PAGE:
Whose work is it anyway? Are ad execs right to show off past work on their current agency website?

Following a storm out west last week, Mumbrella's Calum Jaspan asks whether advertising executives are right to show off previous work on their current agency website while looking at one example in particular.

Is co-opting of work rife amongst Australian agencies? (We’ll get your thoughts at the end)

After a Perth creative shop was called out last week for co-opting other agencies’ work as its own, Mumbrella has spoken to a number of industry executives to investigate the size of the issue.

Wildling is not the only agency to be accused of doing this, as The Brand Agency’s Steve Harris indirectly did last week.

It’s a challenge, particularly for smaller agencies, a raft of which popped up during the pandemic. How do you leverage the significant work your staff has been involved with across their careers, to help your new agency win clients?

A question has been posed to Mumbrella. Does there need to be clear industry standards for the attribution of work by agencies and individuals that worked on it?

CEO of the Advertising Council Australia, Tony Hale was clear in telling Mumbrella: “No agency should pass off another agency’s work as their own. If individuals wish to claim legitimate credits for work they have done at another agency, they should make the role they played in the development of the work very clear.”

Ad Council’s Tony Hale: ‘No agency should pass of another’s work as its own’

“Of course, it is reasonable to expect work displayed on an agency’s website was created by that agency,” an ad exec tells Mumbrella, without it being clearly signposted.

“Have the guts to put the agency you were at when you did the work,” another exec says.

Managing director of TrinityP3, global pitch consultant, Nathan Hodges tells Mumbrella, “We come across this all the time when managing pitches for our clients.”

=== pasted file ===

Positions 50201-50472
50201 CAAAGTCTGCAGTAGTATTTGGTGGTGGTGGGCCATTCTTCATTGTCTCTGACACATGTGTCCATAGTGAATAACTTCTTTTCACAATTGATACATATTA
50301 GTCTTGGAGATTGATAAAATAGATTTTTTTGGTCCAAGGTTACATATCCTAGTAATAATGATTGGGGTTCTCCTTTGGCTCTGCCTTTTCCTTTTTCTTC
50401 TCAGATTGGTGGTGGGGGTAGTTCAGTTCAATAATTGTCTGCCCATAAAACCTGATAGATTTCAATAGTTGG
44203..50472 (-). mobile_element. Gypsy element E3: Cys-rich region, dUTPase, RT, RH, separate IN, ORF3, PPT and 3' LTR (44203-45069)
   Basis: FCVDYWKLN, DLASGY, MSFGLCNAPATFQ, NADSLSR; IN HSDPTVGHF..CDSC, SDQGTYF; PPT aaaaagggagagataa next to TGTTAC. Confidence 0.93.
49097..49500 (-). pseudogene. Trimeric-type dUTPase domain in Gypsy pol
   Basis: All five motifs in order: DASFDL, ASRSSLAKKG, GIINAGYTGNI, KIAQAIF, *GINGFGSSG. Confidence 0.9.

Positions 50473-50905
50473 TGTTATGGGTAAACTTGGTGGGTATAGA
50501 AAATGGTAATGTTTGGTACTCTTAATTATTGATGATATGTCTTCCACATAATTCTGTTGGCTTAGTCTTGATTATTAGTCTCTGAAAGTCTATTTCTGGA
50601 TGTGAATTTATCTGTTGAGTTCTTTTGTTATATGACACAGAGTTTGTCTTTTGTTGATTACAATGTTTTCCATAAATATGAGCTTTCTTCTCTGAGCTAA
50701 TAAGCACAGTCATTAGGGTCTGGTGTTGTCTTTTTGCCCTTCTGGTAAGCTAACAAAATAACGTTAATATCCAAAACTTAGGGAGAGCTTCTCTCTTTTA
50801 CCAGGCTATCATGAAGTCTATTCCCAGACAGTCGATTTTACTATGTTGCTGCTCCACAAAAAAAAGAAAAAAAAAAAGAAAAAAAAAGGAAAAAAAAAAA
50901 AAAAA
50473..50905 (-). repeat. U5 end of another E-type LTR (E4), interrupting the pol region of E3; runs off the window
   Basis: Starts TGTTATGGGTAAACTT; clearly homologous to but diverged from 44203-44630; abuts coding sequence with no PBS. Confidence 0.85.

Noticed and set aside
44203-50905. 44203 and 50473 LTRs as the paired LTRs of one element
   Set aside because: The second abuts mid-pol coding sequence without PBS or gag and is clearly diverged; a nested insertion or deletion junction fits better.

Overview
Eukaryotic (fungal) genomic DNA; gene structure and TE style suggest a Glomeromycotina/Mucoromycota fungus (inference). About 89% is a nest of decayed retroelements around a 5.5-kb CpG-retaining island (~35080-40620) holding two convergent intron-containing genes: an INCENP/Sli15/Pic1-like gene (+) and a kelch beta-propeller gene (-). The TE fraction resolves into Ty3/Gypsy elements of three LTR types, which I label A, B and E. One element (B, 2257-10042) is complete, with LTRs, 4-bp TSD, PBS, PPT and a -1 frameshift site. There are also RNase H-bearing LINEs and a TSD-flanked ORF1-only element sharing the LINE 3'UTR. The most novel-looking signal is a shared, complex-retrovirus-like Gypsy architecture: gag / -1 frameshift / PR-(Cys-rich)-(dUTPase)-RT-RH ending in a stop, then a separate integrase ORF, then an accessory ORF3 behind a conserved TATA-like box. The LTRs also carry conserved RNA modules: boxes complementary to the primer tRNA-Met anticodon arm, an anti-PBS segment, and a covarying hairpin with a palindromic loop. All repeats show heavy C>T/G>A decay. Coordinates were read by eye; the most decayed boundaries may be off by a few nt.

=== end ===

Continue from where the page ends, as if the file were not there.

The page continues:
“And it’s not like the clients don’t notice this stuff – they roll their eyes as much as anyone. The kind of work that everyone tries to claim is normally work that stands out, so of course a client team will spot it when 3-4 competing agencies try and take credit for the same success during the same pitch process.”

Hodges says he gets that at the start of its life, an agency needs to be able to talk about the track record of its people when they worked elsewhere.

“Marketers get that too – of course they do.”

“An agency simply needs to be upfront and super-clear about what is actually being claimed. It’s easy to do. But it’s so important because there’s nothing worse for an agency in a pitch than to look at all shifty or seem (accurately or not) that it’s hiding something. It poisons everything, right there and then.”

How clear is clear?

Following Friday’s story, many in the industry have come to Mumbrella, urging to take a look at the website of one agency, Milk + Honey United. They highlighted that its website shows no mention of any other agency for the work it displays there.

Mumbrella has looked into these concerns since then.

The agency, launched by Andy DiLallo and Steve Jackson in 2021 has a watermarked showreel on its website which features high-profile ad campaigns produced by Australian agencies the pair have worked at, intertwined with a couple of campaigns the new agency has produced.